Autumn Bounce Fails to Materialize for U.K. Housing Market
(Bloomberg) -- Asking prices for U.K. homes posted their first September decline in nine years amid the escalating turmoil over Brexit.
They fell 0.2% from August to an average of 304,770 pounds ($380,000), property website operator Rightmove said in a report published Monday. The downturn was most pronounced in London, where prices dipped 2.2%.
While September is usually a busy time in the housing market, there were over 20% fewer properties put up for sale in the capital compared with a year ago, and 7.8% fewer at the national level, according to the report.
“The autumn bounce normally kicks off at the same time as kids go back to school, but this year it’s a late starter at best, and if uncertainty persists then the autumn term could be missed altogether,” said Rightmove Director Miles Shipside. “As we approach yet another Brexit deadline, there are signs that the increasing gnashing of teeth is causing some to hesitate.”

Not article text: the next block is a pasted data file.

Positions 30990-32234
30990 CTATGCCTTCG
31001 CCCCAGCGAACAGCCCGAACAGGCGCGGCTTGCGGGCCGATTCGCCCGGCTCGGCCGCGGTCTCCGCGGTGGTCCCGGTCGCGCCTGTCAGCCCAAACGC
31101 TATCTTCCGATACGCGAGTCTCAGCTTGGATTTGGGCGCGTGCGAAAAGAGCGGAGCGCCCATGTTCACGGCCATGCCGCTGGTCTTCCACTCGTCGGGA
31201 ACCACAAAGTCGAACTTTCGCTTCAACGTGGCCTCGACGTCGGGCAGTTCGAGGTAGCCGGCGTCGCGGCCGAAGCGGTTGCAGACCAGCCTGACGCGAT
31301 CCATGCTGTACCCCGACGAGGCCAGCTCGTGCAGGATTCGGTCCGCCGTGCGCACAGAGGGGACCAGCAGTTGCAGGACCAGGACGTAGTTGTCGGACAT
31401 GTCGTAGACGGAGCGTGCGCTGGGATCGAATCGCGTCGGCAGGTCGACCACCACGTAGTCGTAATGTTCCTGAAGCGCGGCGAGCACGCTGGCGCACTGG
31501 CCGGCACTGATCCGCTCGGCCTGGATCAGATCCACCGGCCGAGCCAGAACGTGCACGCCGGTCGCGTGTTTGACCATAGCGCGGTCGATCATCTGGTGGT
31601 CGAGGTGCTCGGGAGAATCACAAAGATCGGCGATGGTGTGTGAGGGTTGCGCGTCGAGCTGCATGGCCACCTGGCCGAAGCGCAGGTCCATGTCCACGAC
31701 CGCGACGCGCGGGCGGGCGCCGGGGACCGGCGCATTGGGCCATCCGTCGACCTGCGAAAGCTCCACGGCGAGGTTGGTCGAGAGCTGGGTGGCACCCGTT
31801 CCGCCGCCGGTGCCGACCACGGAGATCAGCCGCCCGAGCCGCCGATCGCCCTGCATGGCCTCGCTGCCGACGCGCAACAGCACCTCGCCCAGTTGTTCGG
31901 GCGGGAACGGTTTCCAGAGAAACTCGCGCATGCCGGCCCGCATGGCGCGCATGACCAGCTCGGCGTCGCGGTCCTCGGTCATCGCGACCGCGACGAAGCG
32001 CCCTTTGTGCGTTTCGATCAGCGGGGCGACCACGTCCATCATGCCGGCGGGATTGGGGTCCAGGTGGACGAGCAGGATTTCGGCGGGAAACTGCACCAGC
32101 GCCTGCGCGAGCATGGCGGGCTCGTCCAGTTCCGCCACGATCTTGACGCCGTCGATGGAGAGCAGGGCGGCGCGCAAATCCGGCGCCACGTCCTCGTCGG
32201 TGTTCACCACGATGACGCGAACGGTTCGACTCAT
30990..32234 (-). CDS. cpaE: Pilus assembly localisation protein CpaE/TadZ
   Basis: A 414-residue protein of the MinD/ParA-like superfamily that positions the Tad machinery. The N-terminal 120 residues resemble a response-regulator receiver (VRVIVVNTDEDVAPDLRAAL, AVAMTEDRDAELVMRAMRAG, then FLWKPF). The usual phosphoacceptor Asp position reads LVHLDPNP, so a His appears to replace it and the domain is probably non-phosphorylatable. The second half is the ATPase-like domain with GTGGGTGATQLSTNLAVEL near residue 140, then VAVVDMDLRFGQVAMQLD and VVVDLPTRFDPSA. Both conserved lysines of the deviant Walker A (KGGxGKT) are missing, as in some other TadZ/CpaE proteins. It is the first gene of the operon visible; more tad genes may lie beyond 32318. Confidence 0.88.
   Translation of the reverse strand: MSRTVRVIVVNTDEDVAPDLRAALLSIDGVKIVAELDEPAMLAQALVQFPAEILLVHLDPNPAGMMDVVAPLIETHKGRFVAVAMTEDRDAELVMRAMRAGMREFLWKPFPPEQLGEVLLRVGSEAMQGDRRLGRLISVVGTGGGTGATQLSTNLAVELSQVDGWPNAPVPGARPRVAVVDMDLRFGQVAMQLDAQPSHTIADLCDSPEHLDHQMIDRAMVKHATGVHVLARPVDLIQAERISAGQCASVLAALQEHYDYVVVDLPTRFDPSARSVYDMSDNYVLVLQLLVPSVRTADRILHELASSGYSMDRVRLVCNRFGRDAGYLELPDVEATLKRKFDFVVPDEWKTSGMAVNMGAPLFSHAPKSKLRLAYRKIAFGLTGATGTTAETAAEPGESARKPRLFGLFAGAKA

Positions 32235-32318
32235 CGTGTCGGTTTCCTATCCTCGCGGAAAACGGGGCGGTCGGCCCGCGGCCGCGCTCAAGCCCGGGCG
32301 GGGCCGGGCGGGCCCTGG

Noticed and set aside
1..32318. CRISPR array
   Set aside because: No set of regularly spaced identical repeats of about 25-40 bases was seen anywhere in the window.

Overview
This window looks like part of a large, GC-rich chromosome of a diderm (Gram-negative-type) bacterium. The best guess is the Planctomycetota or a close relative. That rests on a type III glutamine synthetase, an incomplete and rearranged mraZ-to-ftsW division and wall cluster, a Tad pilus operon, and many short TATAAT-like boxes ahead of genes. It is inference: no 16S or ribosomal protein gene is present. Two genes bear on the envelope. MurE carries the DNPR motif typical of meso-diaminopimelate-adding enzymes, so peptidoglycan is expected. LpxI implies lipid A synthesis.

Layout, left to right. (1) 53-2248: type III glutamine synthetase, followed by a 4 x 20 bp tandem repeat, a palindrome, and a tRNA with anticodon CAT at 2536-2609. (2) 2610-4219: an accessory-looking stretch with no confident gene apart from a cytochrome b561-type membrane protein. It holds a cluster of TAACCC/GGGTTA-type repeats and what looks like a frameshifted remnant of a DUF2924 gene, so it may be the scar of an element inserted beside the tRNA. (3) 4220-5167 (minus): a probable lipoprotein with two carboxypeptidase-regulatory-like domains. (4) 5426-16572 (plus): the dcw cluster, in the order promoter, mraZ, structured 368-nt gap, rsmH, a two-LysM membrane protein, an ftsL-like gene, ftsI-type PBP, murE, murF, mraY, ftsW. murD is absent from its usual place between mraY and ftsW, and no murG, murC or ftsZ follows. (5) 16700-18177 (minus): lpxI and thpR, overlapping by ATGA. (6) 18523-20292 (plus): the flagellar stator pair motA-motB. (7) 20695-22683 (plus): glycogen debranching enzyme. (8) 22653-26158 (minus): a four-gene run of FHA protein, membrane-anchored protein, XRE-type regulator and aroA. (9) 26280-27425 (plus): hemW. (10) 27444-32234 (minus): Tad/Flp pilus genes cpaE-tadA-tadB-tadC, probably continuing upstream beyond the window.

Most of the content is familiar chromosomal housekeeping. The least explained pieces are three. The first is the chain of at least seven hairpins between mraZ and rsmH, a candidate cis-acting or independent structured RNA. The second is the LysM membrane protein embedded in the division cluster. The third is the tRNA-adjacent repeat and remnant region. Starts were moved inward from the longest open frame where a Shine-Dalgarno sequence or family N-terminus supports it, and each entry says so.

Brexit has plunged the U.K. into a full-scale political crisis, with Prime Minister Boris Johnson vowing to take Britain out of the European Union on Oct. 31 without a deal if necessary. Parliament passed a law this month requiring Johnson to ask the EU for an extension if he fails to get a divorce agreement by Oct. 19 but government lawyers are trying to find ways around it.
Asking prices were just 0.2% higher than in September last year, with southern regions proving a drag. However, a 5.5% drop in the number of agreed sales showed “widespread hesitation” across the country, Rightmove said. The number of properties coming to market was also down in all regions.
A separate report published by Acadata showed that annual house prices were unchanged in August, compared with 2.1% growth a year earlier.
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